We did everything right. And we’ve always had a problem eater.
We fed Henry vegetables and he spit them out.
We hid the vegetables in the fruit and he spit them out.
We introduced foods exactly when we were told.
We made fun patterns on his plate.
We gave options, but not so many as to overwhelm.
We let him see a wide variety on our own plates.
No matter what we did, the list of what Henry would eat dwindled instead of grew.
I thought if I listened to my mother, read the books, and followed the pediatrician’s advice, everything would work out. If I parented the “right” way, he would simply grow out of it. (Even the nutritionist said so. Many toddlers are picky, after all.)
The right way rewards.
The right way is calm.
The right way allows playing with food.
The right way requires a no-thank-you bite.
The right way includes children in grocery shopping.
And my favorite? The right way encourages cooking with children.
(Henry loves to cook. He does not love to eat.)
If all else fails, the right way leads to feeding therapy.
The right way is a joke.
The real right way is to submit my parenting to God every day and trust him with the results. Because the right way of the world? It’s always a formula from a guru.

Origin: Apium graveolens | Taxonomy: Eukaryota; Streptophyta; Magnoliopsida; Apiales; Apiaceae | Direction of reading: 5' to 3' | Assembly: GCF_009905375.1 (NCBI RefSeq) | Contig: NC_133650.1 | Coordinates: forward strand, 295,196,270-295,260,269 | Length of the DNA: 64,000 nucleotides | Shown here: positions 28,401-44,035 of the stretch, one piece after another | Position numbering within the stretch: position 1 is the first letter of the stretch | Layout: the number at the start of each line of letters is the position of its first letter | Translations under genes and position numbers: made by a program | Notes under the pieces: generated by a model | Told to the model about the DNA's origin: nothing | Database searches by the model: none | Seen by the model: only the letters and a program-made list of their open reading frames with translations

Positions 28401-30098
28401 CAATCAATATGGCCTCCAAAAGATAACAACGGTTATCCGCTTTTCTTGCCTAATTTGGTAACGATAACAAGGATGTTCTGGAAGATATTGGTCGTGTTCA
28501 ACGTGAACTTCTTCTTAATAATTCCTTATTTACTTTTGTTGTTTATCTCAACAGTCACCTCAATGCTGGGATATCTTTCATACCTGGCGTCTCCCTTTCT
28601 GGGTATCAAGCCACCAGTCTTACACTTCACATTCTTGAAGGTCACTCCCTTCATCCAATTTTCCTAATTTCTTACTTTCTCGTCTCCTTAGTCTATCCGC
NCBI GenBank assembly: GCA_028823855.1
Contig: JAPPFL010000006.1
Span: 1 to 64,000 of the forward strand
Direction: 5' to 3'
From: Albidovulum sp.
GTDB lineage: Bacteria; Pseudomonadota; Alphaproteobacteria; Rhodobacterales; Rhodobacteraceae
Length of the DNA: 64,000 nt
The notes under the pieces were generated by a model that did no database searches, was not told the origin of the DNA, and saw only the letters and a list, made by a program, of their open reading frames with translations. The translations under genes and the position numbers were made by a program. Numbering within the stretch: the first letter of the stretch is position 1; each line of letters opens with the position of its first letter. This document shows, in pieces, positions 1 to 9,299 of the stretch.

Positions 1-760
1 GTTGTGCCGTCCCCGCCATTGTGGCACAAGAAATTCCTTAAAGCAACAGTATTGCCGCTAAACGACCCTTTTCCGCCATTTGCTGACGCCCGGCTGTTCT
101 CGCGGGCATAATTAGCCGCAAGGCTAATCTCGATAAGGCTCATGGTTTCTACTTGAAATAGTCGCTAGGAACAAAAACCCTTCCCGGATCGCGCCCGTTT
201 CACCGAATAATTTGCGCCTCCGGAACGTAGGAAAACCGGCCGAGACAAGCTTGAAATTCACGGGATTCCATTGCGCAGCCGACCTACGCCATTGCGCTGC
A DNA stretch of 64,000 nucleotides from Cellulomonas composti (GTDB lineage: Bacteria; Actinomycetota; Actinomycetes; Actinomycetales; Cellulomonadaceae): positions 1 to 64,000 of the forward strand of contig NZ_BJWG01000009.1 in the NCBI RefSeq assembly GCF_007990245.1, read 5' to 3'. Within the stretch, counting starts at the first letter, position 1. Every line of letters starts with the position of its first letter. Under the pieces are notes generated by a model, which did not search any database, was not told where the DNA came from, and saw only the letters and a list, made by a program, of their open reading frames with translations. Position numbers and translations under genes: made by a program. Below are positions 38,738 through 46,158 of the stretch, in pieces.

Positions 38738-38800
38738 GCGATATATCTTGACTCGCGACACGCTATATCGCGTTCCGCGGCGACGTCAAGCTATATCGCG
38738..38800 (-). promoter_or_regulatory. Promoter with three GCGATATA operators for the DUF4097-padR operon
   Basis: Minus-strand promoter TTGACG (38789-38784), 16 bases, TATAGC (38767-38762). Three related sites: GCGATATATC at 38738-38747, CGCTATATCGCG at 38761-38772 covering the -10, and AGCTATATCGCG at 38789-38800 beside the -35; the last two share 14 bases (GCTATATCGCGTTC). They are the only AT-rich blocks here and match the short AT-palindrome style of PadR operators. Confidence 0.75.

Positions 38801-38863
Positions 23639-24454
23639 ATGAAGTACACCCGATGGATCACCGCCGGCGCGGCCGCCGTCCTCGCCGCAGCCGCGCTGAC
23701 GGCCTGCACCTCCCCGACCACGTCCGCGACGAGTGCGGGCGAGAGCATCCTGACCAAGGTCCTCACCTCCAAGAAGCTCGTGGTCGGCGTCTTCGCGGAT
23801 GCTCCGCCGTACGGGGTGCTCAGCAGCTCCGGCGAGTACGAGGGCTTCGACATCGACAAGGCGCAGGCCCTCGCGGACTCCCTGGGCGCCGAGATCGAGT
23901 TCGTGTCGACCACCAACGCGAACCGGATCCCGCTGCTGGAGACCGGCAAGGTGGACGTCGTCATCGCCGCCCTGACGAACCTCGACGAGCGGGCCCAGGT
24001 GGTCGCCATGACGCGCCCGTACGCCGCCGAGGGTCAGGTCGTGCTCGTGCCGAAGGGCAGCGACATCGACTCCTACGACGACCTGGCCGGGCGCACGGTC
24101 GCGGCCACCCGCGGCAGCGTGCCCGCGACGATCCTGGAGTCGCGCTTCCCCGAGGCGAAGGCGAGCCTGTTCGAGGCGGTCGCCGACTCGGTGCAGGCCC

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Believing the formula may lead to control, anger, defensiveness, defeat and resentment.
Believing the guru may leave no room for God to move.
Don’t get me wrong; there’s nothing wrong with advice and certainly nothing wrong with strategies backed by research. I’m a big fan of both. What is wrong is holding tightly to them, wearing blinders to exceptions, and forgetting the limits of our responsibility.
If the answers are formulaic – if a plus b always equals c, then I can manage the outcome. At least, I like to think I can. But the truth is that God is always in charge of the outcome.
I wanted the answers to raising a healthy eater to come from books, and sometimes the only answers that makes sense are the ones from The Good Book:
Jesus replied: “Love the Lord Your God with all your heart and with all your soul and with all your mind. This is the first and greatest commandment…
We love God more than we love our own agenda.
And the second is like it: ‘Love your neighbor as yourself.’ All the Law and the Prophets hang on these two commandments.” (Matthew 22:37-20)
We love Henry through the meal times.
Fathers, do not provoke your children, lest they become discouraged. (Colossians 3:21)
We do not create strife.
Even before a word is on my tongue, O Lord, you know it completely. (Psalm 139:4)
We remember God knows our fears and struggles even before we do.
For we are his workmanship, created in Christ Jesus for good works, which God prepared beforehand, that we should walk in them. (Ephesians 2:10)
We know that each person in this family was created on purpose, and God will continue his good work in us whether or not Henry eats vegetables.
What would you like to control? What would it look like to trust God with it instead?